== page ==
843 Acres: Christopher Hitchens and Christian Unity

by Bethany

M’Cheyne: Is 15 (txt | aud, 1:35 min) 1 Pet 3 (txt | aud, 3:18 min) Highlighted: 1 Pet 3:8

Unity: Have you ever noticed that Jesus prayed specifically for us—you and me? In one of his last prayers, he said, “I do not ask for [the apostles] only, but also for those who will believe in me through their word.” [1] We are—“those who will believe in me through their word.” What did he pray for us? Unity: “that they be one, just as you, Father, are in me, and I in you, that they also may be in us.” [2] Peter, too, wrote, “Finally, all of you, have unity of mind, sympathy, brotherly love, a tender heart, and a humble mind.” [3] What is at stake in our unity?

Observation: While Christopher Hitchens was undergoing various cancer treatments, he journaled his thoughts about dying. These thoughts were published posthumously in a short book of essays called Mortality. In one essay, Hitchens—a renowned atheist—offers an insightful observation on Christian unity: “If I were to announce that I had suddenly converted to Catholicism, I know that [two particular fundamentalist evangelicals] would feel I had fallen into grievous error. On the other hand, if I were to join either of their Protestant evangelical groups, the followers of Rome would not think my soul was much safer than it is now …” [4]

Disunity: The debate he observes is not merely Catholic vs. Protestant; it’s also Presbyterian (PCA, PCUSA, etc.) vs. Baptist (SBC, CBF, etc.) vs. Methodist (EMC, UMC, etc.) and more. To be sure, there are important doctrinal differences between these groups that should be taken seriously—sometimes very seriously. Yet how we talk—our tone, sympathy, and love—about those with whom we disagree, though, can tell us about our own views on unity. Do we have hearts that long to pray with Jesus, saying, “Make us one, just as the Son and the Father are one, that we together may be in the Christ”?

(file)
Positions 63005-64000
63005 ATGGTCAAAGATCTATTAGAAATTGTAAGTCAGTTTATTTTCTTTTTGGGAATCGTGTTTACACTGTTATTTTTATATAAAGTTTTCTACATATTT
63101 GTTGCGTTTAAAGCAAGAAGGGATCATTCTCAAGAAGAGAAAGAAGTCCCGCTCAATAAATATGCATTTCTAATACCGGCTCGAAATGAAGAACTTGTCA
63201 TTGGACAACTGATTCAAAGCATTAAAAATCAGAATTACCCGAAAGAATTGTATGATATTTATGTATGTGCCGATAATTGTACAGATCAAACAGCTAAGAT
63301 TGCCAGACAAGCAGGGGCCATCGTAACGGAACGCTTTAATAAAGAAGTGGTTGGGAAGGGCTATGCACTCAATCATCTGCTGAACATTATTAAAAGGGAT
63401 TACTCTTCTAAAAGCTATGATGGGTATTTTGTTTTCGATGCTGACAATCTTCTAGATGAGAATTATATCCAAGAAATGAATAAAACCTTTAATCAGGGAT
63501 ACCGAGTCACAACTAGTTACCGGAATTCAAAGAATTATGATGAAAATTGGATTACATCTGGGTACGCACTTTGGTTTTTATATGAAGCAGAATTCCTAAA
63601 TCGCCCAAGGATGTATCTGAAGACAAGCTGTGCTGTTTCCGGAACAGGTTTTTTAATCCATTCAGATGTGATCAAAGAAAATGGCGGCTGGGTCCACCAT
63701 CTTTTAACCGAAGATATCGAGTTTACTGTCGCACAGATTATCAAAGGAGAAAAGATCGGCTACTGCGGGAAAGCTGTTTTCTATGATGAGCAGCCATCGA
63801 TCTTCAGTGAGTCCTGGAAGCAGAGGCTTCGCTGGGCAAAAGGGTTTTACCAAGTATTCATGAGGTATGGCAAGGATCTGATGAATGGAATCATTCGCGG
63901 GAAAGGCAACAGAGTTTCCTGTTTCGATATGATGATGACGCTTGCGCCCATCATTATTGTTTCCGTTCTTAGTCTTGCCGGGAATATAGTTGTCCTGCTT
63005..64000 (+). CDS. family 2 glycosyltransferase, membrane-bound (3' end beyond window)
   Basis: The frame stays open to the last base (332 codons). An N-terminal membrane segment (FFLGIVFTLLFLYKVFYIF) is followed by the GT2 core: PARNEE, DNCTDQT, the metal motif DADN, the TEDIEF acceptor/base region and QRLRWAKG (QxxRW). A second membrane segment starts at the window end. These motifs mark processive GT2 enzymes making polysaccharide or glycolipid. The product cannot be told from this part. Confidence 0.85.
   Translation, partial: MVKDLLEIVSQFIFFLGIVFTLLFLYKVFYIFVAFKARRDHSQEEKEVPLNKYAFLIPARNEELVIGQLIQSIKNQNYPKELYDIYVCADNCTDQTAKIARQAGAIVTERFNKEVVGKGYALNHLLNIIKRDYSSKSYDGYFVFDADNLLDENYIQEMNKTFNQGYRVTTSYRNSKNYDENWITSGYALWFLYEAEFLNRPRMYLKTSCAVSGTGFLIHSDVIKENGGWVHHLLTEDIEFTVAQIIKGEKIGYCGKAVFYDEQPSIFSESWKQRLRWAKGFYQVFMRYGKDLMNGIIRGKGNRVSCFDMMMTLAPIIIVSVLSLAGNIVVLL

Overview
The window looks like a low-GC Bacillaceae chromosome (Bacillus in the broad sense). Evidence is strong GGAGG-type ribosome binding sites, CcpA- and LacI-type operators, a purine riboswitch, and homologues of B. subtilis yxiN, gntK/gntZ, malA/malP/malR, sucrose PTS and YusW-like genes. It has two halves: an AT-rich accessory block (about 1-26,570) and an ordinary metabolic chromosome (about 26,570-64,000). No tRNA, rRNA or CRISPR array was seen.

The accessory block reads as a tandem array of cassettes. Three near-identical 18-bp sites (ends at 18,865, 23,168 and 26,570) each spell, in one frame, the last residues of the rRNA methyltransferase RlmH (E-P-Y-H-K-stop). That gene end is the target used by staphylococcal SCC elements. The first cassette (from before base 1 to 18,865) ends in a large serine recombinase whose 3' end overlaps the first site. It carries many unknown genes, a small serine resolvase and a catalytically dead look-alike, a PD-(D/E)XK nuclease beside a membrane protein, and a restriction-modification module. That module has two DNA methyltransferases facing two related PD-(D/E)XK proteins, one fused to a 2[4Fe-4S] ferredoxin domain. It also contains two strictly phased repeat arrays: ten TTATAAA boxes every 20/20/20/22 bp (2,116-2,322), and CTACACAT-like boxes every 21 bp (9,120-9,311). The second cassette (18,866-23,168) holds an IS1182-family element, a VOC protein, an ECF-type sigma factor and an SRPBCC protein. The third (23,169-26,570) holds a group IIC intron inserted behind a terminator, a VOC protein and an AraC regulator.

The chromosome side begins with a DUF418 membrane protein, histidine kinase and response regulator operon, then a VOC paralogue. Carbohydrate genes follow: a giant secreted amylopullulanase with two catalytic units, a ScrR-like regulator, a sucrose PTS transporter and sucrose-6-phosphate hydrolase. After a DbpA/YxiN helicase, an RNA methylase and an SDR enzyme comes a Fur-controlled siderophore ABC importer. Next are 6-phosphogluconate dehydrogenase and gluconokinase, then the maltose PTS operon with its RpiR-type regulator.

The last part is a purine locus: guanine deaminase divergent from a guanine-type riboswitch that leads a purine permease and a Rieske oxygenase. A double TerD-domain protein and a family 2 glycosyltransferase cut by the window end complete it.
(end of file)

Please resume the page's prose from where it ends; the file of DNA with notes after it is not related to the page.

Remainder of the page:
Prayer: Lord, Freud coined the phrase—“the narcissism of minor differences”—and we confess that our sinful human nature seeks to make major differences out of minor ones because we are prideful. There are, of course, some differences that cannot be overcome. Where we can, however, give us “unity of mind, sympathy, brotherly love, a tender heart, and a humble mind”. For when Jesus prayed for us, he told us what is at stake in our unity: “that the world may believe that you have sent me.” [5] Amen.

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Footnotes

[1] John 17:20 ESV | [2] John 17:21 | [3] 1 Peter 3:8 | [4] Hitchens also writes about how Christians engaged with him as he was dying. Although he wasn’t always accurate in his assessment of Christian theology, his voice about how he was treated during this time is important (and painful) to hear. (One notable exception was his friend Frances Collins, who was lovely, he said.) | [5] John 17:21

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